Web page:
Friday, October 06, 2006
Outstanding Questions on Intalio
In the past I have commented on the value or lack of that many large industry analyst firms bring to large enterprises. There seems to be a disturbing pattern in that large analyst firms tend to conveniently leave out open source firms from their matrix which means that architects who practice management by magazine may not learn of the value proposition and increased opportunity that solutions in this space may otherwise afford their enterprise.
So, what would it take for more open source firms to simply start briefing large analyst firms? Why hasn't Intalio briefed the big guys? I don't think you have to pay to brief them? Likewise, I don't think that you have to pay in order to show up in the leaders spot but I have no facts that support this statement.
I tend to follow lots of open source projects while at home but one of the gates that either causes me to talk about it at work or not is whether I have a sense as to how large the community is that is contributing code. In the past, I have talked about Liferay Enterprise Portal as I can observe my peers in other large enterprises actively participating. So, this begs the question of who other than Intalio employees are contributing to Intalio code? Any contributors from Fortune enterprises whose primary business isn't technology?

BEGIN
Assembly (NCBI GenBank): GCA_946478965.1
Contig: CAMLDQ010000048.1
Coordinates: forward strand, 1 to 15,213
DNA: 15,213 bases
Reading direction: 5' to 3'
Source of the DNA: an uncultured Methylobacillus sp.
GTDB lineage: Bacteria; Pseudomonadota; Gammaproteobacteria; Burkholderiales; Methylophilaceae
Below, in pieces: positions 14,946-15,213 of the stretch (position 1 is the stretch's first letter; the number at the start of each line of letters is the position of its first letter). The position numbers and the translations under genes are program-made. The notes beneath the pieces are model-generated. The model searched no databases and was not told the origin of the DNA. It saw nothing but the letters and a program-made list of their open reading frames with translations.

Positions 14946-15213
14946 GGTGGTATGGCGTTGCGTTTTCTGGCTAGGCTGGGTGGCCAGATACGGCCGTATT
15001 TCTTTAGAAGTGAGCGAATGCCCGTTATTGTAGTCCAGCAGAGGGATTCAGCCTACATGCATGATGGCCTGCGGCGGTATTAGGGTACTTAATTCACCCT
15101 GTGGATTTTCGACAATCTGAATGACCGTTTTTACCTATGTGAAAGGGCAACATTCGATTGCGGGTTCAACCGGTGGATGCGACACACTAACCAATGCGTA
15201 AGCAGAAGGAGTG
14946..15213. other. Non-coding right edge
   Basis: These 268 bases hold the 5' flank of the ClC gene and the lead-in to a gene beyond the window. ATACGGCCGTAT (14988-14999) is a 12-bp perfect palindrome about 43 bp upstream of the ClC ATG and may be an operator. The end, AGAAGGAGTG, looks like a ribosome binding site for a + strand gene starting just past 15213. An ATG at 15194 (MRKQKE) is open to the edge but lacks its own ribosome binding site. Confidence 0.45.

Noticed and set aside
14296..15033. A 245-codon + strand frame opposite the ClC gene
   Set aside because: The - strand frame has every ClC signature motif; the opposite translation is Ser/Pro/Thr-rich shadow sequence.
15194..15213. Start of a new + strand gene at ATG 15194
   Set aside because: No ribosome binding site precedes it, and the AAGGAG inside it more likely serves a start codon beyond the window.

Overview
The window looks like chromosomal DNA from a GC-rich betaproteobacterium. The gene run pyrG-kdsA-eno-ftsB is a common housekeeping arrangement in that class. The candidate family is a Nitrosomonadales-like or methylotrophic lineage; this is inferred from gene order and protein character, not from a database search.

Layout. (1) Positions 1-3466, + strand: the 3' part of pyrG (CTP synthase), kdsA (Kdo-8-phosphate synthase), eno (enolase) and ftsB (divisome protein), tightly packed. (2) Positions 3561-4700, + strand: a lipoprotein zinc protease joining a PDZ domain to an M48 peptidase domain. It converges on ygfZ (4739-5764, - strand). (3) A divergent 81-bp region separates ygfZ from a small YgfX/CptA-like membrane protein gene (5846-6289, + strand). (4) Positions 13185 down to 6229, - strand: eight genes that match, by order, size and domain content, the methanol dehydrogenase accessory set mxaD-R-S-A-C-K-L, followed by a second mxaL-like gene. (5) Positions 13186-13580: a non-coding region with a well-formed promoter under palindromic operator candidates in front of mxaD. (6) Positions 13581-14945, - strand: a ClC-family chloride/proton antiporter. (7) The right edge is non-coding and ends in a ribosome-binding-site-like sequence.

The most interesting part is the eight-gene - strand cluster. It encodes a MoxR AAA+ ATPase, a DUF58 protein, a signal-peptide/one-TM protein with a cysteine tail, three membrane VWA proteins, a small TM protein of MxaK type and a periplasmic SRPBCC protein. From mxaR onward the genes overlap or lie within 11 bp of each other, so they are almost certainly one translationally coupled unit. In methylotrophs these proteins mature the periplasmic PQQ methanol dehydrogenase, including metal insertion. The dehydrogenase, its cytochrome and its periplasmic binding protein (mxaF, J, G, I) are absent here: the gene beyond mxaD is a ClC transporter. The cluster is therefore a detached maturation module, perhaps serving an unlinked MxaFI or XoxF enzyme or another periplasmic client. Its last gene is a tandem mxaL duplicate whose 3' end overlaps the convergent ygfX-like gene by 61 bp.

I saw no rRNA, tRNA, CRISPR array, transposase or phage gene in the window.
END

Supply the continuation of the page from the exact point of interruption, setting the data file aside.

An interesting thing I have noticed in the BPM space is that security seems to be a secondary concern to business process resulting in weak approaches. They also seem to be ignoring an industry trend where folks are externalizing security away from enterprise applications and using third-party products for protection. Ever heard of Netegrity Siteminder or any of the XACML based products such as Securent or BEA? How come BPM in general and Intalio in specific doesn't provide a clean way to hook in notions such as SAML and XACML?
Could someone tell us how an BPM engine should interact with an ESB? Are ESB's even needed when you have a BPM engine? Does Intalio do anything special when integrating with the likes of Sonic or Capeclear?
Why are all BPM engines written in Java? Have you guys ever considered using Ruby on Rails or do you feel that Java is king and using second-class languages such as Ruby and/or SmallTalk don't have merit?
Another area which seems like a missed opportunity for BPM vendors has been the trend within the Identity Management space. All of the products including Thor (Now owned by Oracle), Waveset (Now owned by Sun) and so on, all have built-in workflow engines. Wouldn't be easy if the BPM guys simply created a few adapters to products such as Active Directory, RACF, and Relational Databases and expanded their potential value outside of traditional business process into something that helps enterprises become compliant to Sarbanes Oxley. I think this would be of interest to most businesses...
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